Brown Signs Bill Cutting Language on Undocumented Immigrants
On Monday, Gov. Jerry Brown (D) signed a bill (SB 396) that deletes provisions of a ballot measure approved 20 years ago that aimed to withhold services -- such as education and health care programs -- from undocumented immigrants, the Sacramento Bee's "Capitol Alert" reports (Siders, "Capitol Alert," Sacramento Bee, 9/16).
In 1994, California voters approved Proposition 187, which sought to establish a citizenship screening system that would exclude undocumented immigrants from state-run education and health care programs. California was the first state to pass legislation dealing with immigration, which was traditionally a federal issue. The new law was challenged in a lawsuit and found unconstitutional by a federal court.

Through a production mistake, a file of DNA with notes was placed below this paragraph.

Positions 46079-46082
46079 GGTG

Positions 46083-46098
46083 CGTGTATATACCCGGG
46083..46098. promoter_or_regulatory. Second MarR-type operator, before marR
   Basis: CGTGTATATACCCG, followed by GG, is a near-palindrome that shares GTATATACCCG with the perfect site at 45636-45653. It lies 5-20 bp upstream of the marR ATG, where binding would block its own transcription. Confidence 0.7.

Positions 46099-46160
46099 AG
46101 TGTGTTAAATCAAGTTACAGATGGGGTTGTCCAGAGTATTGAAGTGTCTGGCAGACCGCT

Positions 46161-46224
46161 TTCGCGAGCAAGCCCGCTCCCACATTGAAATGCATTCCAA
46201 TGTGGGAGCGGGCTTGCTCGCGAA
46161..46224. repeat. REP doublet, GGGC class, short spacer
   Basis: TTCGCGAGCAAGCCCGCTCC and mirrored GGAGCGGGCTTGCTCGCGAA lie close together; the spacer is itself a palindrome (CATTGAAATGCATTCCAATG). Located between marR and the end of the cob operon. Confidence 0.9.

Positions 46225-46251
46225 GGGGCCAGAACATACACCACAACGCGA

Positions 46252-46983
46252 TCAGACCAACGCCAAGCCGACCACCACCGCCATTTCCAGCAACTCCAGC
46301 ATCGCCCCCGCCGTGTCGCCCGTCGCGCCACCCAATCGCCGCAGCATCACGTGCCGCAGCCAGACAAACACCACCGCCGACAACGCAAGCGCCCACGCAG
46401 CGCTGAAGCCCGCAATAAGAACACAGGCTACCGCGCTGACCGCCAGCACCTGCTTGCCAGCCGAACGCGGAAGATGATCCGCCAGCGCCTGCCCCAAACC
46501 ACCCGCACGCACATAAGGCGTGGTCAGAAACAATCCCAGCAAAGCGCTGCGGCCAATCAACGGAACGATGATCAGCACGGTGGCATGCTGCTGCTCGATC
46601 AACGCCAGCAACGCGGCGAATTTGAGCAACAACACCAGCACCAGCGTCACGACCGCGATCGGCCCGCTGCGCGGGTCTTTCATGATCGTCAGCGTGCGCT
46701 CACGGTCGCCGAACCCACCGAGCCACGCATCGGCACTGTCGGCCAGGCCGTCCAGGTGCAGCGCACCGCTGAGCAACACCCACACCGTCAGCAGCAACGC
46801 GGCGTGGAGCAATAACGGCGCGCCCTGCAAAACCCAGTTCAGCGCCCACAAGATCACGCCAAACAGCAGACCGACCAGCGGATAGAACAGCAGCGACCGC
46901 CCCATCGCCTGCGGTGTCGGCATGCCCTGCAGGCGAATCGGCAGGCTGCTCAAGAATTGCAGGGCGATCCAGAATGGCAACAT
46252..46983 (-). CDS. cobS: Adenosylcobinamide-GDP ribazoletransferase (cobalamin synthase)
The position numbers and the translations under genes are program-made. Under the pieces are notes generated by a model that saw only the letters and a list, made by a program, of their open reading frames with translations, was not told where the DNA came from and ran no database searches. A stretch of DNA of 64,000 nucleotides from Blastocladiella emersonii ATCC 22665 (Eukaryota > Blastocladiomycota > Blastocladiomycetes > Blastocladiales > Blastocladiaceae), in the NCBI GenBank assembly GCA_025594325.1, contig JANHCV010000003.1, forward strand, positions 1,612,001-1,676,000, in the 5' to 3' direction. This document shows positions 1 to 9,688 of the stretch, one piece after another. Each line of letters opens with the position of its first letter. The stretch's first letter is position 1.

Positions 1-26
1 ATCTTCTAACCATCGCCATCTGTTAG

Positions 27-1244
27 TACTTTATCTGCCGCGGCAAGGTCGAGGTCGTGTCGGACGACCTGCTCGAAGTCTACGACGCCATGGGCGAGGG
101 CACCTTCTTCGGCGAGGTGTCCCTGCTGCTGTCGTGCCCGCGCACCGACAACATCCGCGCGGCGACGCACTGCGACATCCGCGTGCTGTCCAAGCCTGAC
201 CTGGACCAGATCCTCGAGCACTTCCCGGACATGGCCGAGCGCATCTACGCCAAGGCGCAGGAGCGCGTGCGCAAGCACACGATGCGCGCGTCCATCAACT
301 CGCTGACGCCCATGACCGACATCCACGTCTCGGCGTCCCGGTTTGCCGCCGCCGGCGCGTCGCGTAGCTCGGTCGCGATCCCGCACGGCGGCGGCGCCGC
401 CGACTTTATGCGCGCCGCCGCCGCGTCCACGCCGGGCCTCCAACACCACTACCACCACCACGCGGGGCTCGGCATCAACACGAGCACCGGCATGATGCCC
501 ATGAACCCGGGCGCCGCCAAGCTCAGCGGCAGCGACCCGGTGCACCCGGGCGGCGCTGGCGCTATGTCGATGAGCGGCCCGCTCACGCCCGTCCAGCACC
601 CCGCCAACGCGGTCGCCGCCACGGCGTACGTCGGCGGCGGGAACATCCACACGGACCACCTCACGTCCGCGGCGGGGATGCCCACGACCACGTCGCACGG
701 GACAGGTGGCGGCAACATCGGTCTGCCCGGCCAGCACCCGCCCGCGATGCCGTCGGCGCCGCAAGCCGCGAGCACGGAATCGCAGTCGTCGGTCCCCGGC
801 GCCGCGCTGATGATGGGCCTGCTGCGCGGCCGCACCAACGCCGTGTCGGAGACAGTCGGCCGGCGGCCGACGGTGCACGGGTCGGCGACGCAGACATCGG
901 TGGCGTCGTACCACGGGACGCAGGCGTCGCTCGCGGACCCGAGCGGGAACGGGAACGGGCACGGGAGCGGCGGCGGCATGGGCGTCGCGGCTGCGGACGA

The state gave up appealing the ruling in 1999. However, the law remains on the books in California.
Details of SB 396
SB 396, by state Sen. Kevin de León (D-Los Angeles), removes passages from Prop. 187 from California's education, health and safety, and welfare codes. The measure is largely symbolic, as the law previously was overturned by the courts.
The bill garnered support from California Latino Legislative Caucus Chair Ricardo Lara (D-Bell Gardens) and Assembly member Paul Fong (D-Cupertino), chair of the state's Asian and Pacific Islander Legislative Caucus (California Healthline, 6/5).
In a statement on Monday, de León said the bill's passage "closes a dark chapter in our state's history and brings dignity and respect to the national immigration debate," adding, "California is leading the country integrating immigrants into society and recognizing them as contributors to our economy."
Evan Westrup, a spokesman for Brown, said the bill's passage "is a long overdue fix to a law that has no place on the state's books" (McGreevy/Willon, "PolitiCal," Los Angeles Times, 9/15).This is part of the California Healthline Daily Edition, a summary of health policy coverage from major news organizations. Sign up for an email subscription.